“The anti-vaccine propaganda and fake news on social media, claiming that coronavirus is a conspiracy…These rumors and misinformation have had a severe impact,” said Dheir.

Gaza has been blockaded by both Israel and Egypt for a decade and a half. Israel says the tight restrictions on the movement of goods and people are necessary to prevent a greater threat from the Hamas terror group, which rules the enclave.

Rights groups lament the impact of the blockade on ordinary Palestinians. The crowded Strip suffers from outdated, collapsing infrastructure, as well as nearly 50% unemployment.

Gaza’s health care system suffers from a chronic lack of equipment, as Israel blacklists some items as potential security risks. Talented medical staff with the opportunity to leave the enclave for greener pastures often do.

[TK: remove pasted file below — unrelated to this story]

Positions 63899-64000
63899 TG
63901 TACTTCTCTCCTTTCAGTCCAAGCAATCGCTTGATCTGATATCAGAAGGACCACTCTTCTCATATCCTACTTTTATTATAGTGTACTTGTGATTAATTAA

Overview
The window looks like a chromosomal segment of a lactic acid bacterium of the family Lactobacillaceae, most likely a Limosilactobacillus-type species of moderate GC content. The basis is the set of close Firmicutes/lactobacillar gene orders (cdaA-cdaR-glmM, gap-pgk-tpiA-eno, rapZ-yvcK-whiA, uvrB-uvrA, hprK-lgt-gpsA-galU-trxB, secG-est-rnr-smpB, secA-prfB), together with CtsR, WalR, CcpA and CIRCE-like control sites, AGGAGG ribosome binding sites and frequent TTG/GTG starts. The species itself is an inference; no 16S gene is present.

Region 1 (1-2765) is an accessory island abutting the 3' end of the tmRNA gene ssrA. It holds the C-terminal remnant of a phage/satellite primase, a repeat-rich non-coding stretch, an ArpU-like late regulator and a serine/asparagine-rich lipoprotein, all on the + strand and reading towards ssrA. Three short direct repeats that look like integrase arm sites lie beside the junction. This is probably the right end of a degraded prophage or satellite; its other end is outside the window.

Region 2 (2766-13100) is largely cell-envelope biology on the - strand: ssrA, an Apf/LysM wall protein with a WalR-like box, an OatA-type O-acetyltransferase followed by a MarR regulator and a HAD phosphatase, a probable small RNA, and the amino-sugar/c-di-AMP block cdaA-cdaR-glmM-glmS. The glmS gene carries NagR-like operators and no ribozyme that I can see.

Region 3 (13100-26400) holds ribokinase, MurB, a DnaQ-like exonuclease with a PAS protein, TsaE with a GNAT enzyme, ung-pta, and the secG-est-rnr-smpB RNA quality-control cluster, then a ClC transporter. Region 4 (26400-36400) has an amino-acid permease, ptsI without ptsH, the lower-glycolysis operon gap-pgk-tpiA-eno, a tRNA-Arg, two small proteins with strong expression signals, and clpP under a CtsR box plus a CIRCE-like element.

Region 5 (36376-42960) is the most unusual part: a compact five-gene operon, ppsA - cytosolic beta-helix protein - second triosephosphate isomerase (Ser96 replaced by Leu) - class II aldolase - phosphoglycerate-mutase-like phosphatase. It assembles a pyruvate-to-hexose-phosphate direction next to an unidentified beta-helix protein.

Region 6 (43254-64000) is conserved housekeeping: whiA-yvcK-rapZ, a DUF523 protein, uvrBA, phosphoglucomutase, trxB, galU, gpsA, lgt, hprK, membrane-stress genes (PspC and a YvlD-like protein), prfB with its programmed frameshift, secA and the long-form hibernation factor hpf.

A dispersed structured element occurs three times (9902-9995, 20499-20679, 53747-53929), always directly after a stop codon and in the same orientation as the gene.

Earlier coronavirus waves struck Gaza hard. The tightly packed cities and sprawling refugee camps left little room for social distancing. Both Gaza doctors and international observers warned that the under-equipped, poorly staffed system could collapse under the strain.

Members of the Palestinian security forces enforce a lockdown following the spread the of the coronavirus, in Rafah, in the southern Gaza Strip, on December 18, 2020. (Abed Rahim Khatib/Flash90)

In a conversation with The Times of Israel in September, officials estimated that Gaza had reached “herd immunity” due to the sheer number of infections.

Dheir sounded an optimistic note about the coming wave. While acknowledging that the new variant would likely infect many Gazans, he argued that the Omicron strain’s relatively mild symptoms boded well for the enclave’s healthcare system.

“I don’t expect that we’ll reach the point of collapse. There will be considerable pressure on the health sector, but it won’t be from a lack of hospital beds – rather, it will be from a lack of medical staff as they are infected and enter quarantine,” he said.

“As we have in the past — we’ll adapt,” Dheir concluded.